The Hostel Experience

One of my best friends, who had never stayed in a hostel before, once asked me to describe what it was like to sleep in a room full of strangers in a foreign country.

Do you feel safe?

Where do you keep your belongings?

How many people sleep in a room? Do they offer private rooms?

Is it clean?

What should I expect?


Every hostel is different and they cater to a variety of different crowds such as backpackers, students, workers or even families. They have their own styles, resources, and amenities but they all seem to have a general experience, whether you are sleeping in a hammock on the beach or a bunk bed in the city.

Personally, the hostel experience is one of my favorite parts of traveling. I have met so many amazing people in hostels from all over the world that I stay in touch with even years later. It’s also my favorite way to add things to my itinerary for the place I am visiting. The locals and other travelers always have really unique places to visit that you can’t necessarily find online.

A group of friends pose together - some of them have whiskers drawn on their face because it's Halloween.
Halloween 2018 in Berlin, Germany with new friends from my hostel.

My first hostel stay was on a backpacking trip in the countryside of France in 2016 with my family. Since then, I have stayed in countless hostels throughout Europe, South America, South East Asia, and Australia. Over the years, the rooms I’ve stayed in range from private rooms to 20 person bunk bed dorms.


Check In

When you first get to your hostel, you go to the front desk just like you would if you checked into a hotel, except instead of a room, you just reserve a bed. They will collect all your information and your passport. Some hostels will just make a copy of your passport and give it back, but some will keep it for the duration of your stay.

The front lobby of a hostel in Santa Marta, Colombia

It’s a good idea to have an online reservation, but walk-ins are accepted if there are open beds. Availability will depend on the time of year and the popularity of that destination at the time – sometimes it’s necessary to make a reservation beforehand. For example, if you are traveling during a holiday or to a big event in the area, then I would highly recommend you make a reservation ahead of time. Payment for everything happens at the end when you check out so it is very easy to extend your stay, depending on availability.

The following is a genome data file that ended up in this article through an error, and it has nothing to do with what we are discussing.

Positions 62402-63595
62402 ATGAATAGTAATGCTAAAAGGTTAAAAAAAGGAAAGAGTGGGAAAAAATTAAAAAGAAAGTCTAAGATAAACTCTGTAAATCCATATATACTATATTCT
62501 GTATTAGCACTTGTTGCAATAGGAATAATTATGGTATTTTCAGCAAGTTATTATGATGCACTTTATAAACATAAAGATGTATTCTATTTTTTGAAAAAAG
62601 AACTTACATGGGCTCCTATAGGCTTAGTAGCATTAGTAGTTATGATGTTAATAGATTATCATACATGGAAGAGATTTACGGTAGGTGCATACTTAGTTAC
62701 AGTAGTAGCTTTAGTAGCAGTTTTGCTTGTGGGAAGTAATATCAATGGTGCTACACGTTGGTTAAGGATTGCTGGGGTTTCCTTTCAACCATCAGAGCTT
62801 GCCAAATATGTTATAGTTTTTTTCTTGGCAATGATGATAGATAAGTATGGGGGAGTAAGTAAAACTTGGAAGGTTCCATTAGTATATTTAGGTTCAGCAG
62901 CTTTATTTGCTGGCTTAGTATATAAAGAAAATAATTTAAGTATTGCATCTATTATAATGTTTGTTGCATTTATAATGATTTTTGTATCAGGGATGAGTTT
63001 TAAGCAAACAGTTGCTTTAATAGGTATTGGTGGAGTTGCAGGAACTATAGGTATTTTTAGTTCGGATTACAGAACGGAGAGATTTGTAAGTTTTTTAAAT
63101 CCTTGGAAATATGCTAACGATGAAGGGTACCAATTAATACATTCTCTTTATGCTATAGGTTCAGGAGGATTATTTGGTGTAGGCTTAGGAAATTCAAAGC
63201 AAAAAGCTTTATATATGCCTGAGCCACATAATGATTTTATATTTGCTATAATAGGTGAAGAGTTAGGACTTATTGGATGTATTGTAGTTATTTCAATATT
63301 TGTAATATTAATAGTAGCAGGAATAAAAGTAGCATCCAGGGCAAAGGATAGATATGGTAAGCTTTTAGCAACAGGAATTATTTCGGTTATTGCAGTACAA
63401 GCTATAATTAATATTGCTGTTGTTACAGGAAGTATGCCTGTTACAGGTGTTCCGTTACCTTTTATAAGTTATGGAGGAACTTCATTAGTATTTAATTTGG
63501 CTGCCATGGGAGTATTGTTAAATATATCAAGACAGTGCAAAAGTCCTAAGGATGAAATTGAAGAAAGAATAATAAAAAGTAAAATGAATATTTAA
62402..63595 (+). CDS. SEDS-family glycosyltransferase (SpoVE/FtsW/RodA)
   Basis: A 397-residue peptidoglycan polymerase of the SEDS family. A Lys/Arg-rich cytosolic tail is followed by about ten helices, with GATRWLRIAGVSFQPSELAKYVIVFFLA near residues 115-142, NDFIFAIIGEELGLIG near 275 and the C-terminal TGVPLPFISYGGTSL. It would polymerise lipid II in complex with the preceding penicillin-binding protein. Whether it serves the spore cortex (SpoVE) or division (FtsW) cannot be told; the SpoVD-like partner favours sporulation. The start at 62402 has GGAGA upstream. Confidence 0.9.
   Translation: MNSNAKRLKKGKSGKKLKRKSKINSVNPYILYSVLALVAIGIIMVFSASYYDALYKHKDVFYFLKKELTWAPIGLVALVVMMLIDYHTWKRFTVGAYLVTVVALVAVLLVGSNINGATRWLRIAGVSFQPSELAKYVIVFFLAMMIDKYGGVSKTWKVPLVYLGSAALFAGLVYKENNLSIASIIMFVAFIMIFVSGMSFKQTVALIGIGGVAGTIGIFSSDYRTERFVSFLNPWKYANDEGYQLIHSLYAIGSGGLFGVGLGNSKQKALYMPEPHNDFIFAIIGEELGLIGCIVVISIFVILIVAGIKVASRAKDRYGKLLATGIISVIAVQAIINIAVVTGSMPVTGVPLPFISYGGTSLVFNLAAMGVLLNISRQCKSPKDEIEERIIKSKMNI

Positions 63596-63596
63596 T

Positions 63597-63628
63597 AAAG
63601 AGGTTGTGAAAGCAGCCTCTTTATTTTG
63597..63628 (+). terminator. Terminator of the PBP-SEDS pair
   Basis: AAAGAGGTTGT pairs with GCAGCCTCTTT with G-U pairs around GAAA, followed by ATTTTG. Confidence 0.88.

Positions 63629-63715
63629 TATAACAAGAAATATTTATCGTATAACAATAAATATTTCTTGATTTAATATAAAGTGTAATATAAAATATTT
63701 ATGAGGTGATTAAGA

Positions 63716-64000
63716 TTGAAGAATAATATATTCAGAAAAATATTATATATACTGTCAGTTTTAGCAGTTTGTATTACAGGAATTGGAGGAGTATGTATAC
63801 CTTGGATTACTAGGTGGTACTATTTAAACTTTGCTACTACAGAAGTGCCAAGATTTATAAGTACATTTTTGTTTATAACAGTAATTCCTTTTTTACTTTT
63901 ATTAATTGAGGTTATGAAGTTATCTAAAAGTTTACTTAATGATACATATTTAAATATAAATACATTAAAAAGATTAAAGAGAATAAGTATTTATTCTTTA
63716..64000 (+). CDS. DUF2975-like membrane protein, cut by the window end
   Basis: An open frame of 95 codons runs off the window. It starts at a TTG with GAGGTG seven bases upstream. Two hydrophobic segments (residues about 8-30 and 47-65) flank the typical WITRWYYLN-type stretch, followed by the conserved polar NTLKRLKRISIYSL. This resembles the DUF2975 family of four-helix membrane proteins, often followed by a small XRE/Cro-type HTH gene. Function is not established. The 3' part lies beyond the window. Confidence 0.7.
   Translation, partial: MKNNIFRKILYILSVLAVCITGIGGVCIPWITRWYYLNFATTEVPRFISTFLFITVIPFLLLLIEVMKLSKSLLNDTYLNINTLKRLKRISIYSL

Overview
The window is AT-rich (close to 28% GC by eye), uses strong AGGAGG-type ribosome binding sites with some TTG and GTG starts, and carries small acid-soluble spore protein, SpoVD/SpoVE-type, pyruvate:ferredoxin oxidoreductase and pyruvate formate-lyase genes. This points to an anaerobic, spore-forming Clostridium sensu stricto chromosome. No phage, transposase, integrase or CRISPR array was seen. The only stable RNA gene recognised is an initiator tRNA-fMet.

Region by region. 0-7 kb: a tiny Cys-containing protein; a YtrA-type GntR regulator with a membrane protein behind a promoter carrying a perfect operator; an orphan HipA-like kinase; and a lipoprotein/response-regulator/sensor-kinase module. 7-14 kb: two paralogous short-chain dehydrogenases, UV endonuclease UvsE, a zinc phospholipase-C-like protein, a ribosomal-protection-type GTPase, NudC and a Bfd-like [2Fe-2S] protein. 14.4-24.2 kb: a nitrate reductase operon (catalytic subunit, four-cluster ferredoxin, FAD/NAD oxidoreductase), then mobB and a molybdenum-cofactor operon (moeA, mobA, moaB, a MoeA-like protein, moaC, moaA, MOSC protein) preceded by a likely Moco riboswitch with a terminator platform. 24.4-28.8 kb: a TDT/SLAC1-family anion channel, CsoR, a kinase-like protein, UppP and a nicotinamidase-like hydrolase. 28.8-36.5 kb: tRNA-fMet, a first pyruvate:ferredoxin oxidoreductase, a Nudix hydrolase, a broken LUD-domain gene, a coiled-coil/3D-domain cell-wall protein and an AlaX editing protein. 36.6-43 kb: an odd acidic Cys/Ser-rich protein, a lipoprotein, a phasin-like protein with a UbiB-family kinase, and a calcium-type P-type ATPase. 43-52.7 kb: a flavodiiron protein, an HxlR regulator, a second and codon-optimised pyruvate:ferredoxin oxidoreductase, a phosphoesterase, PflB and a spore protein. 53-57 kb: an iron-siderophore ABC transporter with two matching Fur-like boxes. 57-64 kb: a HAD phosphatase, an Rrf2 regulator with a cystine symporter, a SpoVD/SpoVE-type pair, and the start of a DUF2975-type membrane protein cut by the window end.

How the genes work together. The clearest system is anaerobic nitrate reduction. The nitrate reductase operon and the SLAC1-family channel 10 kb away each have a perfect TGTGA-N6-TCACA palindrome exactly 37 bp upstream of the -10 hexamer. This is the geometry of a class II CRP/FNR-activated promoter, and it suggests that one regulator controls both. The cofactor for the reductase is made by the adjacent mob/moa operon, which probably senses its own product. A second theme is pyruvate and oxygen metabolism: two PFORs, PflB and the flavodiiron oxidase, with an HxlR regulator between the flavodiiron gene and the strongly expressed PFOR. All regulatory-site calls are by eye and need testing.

After you check in, the staff will typically take you on a little tour of the place. They show you any amenities that you can use (e.g. TV room, computers, bar, pool…), tell you a little about the place, where the bathrooms are and walk you to your room/bed. The bed usually comes with a locker of some kind that you can keep your stuff in and lock it up throughout your stay.

A rooftop pool with a view of the tall buildings in the city of Santa Marta, Colombia.
A rooftop pool at a hostel overlooking the city.

Rooms/Beds

Most hostels have a range of room options from private rooms to 4-8 person rooms, all the way up to 20+ person rooms and everything in between. There are also a lot of hostels with female-only room options if a co-ed dorm is a concern for you.

Depending on the room you choose, there might be other people that you have never met sleeping in the other beds in your room. Don’t be alarmed! It’s not as weird as it sounds. For the most part, there is an understanding that everyone has their own space in the shared room and people are usually respectful of that. Obviously there will be exceptions to this. You might come across the person whose clothes end up scattered all over the floor as if their bag exploded. Or you might share a room with the person who video chats very loudly for hours with everyone back home. And you will definitely encounter someone who snores louder than you thought possible. That is all luck and circumstance and frankly, part of the experience.

The view from outside my room in a hostel in Salento, Colombia

Even if you aren’t looking to stay in a room full of strangers, there are still options for you! Many hostels have private rooms where you can have more privacy and choose when to be social. If you start feeling adventurous, you can test out a hostel dorm by starting with the 4-6 person rooms.


Bathrooms/Cleanliness

The bathrooms and showers at hostels can differ from hostel to hostel. They could be anything from stalls down the hall shared by multiple dorms to a private room attached to your dorm. If you are particular about the bathrooms and showers, I would recommend doing some research and picking the best option for you.

Cleanliness is another factor that varies widely and I have had hostel experiences across the spectrum. I would recommend reading other people’s reviews online – cleanliness is usually the first thing someone will point out if it’s not done correctly. Typically though, the more beds in a room or the more stalls in a bathroom, the higher chance of it being a messier area.

**Don’t forget to pack shower/bathroom shoes!! You wouldn’t walk into a public restroom without shoes on so don’t do it at a hostel. There is so much traffic going in and out of the bathrooms in hostels, so protect the health of your feet! I would recommend anything waterproof or fast-drying (e.g. Crocs, cheap foam flip flops, Chacos…) – And yes! I mean wear those shoes while you are showering!**